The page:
Tim Fenner might have the strongest hands and thickest fingers of any IT pro -- not from years of plugging in power...
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cords, installing Ethernet cables and lifting servers, but from building barns and towing barges on the Mississippi River.
After six years of braving the elements, Fenner happily started working in data centers about five years ago. Now, he's one of four IT staffers at Independent Pharmacy Cooperative (IPC), a pharmaceuticals distribution warehouse in Sun Prairie, Wis.
As IPC's network and systems administrator, Fenner helps manage 11 Windows 2000 servers, 55 Windows PCs and seven network printers, all running on one LAN. He oversees the collocation service that hosts IPC's Web site. The PCs on IPC's network run a mix of Windows 95, NT, 2000 and XP. The network includes an IBM AS/400 mainframe.
Fenner also does consulting work for RUWired, a small residential and commercial low-voltage wiring outfit that installs cable TV, cable Internet, phones and home entertainment systems. Among other things, he set up RUWired's file-sharing network and accounting system, all based on Microsoft Access.
Under the sun, rain
The life of an IT pro is comfortable compared with Fenner's past occupations, which include jobs not usually found in IT pro dossiers.
Long hours in the server room wiping you out? Try working concrete construction through high school and two years after graduation -- for your dad, Fenner said. A frustrating e-mail glitch bringing you to a breaking point? Try manning a towboat pushing and pulling barges on the Mississippi River. Getting tired of rebooting your PC? Try building barns and sheds in farm country while enduring the Midwest's harsh summer and winter climes.
At 26, Fenner appreciates the roofed and ergonomically correct environs of IT work.
"I was tired of getting my head wet in the rain," Fenner said from his comfortable office situated in a business park. "I wanted to find a job where the weather is the same year 'round." That meant office work, where "the humidity is the same unless the air conditioning goes out or someone spills water in your lap."
New career frontier
Fenner was searching for an alternative to building barns when he heard a radio ad for a tech support company. The ad used the Star Wars theme. Fenner was intrigued. Soon after, in January 1999, he took an entry-level job at SITEL Communications, a call center that sells phone support to various companies, including AT&T WorldNet. Fenner worked on the WorldNet team and learned to troubleshoot more than 400 common problems on Windows 95 and 98.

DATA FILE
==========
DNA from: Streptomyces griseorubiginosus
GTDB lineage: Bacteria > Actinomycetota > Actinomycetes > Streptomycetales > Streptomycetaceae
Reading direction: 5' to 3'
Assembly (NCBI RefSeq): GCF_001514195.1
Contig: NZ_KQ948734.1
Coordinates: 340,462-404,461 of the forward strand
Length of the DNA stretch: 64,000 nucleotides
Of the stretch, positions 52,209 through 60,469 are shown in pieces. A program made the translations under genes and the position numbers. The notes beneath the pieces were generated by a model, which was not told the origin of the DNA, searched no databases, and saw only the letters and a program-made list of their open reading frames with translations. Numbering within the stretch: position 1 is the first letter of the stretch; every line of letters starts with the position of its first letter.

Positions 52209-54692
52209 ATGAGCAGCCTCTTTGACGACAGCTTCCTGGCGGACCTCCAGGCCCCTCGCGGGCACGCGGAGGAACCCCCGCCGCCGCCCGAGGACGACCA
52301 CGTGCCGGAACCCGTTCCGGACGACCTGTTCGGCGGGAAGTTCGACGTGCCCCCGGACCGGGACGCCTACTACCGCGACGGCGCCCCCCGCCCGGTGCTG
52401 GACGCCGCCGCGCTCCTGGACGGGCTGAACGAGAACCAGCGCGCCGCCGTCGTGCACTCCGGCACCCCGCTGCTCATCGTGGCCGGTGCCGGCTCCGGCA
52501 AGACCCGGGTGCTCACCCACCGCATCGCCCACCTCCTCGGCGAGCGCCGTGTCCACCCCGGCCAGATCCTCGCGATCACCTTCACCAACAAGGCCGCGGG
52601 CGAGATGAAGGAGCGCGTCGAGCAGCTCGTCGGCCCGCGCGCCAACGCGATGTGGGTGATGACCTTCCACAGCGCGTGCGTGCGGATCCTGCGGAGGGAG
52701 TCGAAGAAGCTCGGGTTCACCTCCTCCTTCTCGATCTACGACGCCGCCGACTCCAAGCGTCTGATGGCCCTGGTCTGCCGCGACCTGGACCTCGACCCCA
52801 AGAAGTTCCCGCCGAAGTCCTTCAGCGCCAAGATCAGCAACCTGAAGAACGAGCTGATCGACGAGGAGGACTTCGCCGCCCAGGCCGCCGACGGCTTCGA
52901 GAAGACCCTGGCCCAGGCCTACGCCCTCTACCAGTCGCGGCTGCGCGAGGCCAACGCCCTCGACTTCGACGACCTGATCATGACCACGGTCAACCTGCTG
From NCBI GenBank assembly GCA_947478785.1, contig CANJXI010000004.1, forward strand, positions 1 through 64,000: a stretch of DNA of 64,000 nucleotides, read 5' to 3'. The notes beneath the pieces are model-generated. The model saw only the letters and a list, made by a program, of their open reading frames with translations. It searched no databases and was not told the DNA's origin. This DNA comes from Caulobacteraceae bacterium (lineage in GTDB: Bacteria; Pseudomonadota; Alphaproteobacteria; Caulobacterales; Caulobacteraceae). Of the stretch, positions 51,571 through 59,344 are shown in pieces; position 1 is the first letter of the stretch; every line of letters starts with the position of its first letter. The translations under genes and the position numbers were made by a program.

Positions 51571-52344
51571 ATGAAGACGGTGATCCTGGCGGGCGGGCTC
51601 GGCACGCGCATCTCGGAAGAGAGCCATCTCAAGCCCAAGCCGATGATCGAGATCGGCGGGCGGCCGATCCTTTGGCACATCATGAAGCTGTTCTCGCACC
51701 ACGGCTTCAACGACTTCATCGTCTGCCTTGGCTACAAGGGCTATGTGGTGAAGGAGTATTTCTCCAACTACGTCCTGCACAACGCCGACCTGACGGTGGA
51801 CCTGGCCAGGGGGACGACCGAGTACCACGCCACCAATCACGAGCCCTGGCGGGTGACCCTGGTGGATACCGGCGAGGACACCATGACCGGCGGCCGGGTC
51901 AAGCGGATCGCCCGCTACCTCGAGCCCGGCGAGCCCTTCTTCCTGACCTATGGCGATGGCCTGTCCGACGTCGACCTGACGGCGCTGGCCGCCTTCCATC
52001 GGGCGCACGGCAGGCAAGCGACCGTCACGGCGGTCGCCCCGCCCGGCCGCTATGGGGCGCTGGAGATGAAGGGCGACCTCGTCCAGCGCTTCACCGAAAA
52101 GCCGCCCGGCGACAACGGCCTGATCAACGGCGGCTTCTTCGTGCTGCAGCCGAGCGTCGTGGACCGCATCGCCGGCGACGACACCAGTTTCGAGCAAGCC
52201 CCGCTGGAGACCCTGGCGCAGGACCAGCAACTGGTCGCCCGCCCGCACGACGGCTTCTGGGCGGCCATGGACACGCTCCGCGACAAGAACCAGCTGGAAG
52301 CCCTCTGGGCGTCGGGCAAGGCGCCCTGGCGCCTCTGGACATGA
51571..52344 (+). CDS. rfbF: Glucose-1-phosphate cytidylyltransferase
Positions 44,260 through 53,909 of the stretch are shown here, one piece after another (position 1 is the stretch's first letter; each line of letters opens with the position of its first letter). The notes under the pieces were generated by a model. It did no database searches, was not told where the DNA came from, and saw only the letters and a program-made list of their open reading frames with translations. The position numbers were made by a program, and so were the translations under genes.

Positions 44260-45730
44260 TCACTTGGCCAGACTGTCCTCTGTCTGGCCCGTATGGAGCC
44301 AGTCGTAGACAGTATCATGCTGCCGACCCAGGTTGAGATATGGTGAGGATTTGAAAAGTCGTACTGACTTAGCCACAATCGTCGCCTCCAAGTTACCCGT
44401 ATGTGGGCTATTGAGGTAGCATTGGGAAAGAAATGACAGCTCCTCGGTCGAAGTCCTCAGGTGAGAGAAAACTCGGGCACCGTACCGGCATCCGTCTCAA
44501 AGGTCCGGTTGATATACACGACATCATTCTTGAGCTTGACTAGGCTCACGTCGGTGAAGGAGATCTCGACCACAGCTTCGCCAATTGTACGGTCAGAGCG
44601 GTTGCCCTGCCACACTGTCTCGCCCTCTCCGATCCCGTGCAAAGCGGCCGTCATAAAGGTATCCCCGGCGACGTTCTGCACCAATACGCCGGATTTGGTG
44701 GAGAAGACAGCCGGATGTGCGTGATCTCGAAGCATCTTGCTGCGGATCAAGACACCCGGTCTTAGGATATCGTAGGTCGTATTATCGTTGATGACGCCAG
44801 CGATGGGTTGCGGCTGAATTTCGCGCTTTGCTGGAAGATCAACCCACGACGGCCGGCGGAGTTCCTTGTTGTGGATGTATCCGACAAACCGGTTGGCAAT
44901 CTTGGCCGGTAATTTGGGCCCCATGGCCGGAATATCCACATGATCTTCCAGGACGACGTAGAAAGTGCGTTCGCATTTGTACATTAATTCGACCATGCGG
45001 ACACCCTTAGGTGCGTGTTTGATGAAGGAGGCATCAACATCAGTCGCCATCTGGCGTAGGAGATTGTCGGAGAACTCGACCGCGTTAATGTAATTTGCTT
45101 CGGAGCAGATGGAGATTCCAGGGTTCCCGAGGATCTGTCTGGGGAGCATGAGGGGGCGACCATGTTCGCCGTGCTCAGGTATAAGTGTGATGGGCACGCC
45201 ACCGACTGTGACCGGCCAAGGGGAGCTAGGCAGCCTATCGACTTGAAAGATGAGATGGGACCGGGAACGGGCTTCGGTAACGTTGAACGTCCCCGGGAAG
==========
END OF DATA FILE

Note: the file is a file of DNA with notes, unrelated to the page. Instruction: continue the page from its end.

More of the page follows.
He went on to be a network support specialist for Royle Communications, a graphics design and printing company. In Fenner's 14 months at Royle, three of his colleagues left, forcing his learning curve to resemble a hockey stick.
"It was a crash course," Fenner said.
While managing a 300-node network with four LANs in four cities, he learned to resolve problems with network infrastructures, PCs, servers and e-mail systems. He also learned -- sometimes the hard way -- about data backup strategies.
The next step
Fenner didn't own a computer while growing up. The first computer he used was an Apple II at school in fifth grade. At home today, he has a network of one PC and two servers, all running Windows 2000. The home network serves as a testing ground for IPC and consulting projects.
Fenner holds no IT certifications and doesn't want to attend college, though he said that could change if his career interests change.
He enjoys improving his IT knowledge on the job, but one area he's not interested in is programming, because it would require staring at a screen all day, every day, he said. He likes troubleshooting because it allows him to move around the office and help out coworkers.
"I like being able to walk away from my desk, being hands-on and getting a little dirty," Fenner said.
Fenner, who's a guest columnist for SearchWindowsManageability.com, wants to do more off-hours consulting. First, he'll soon be working more hours on a big project for RUWired, launching a new e-commerce Web site. Then, he plans to expand his PC repair businesses. That'll give him a chance to get back to his roots, working with his hands.
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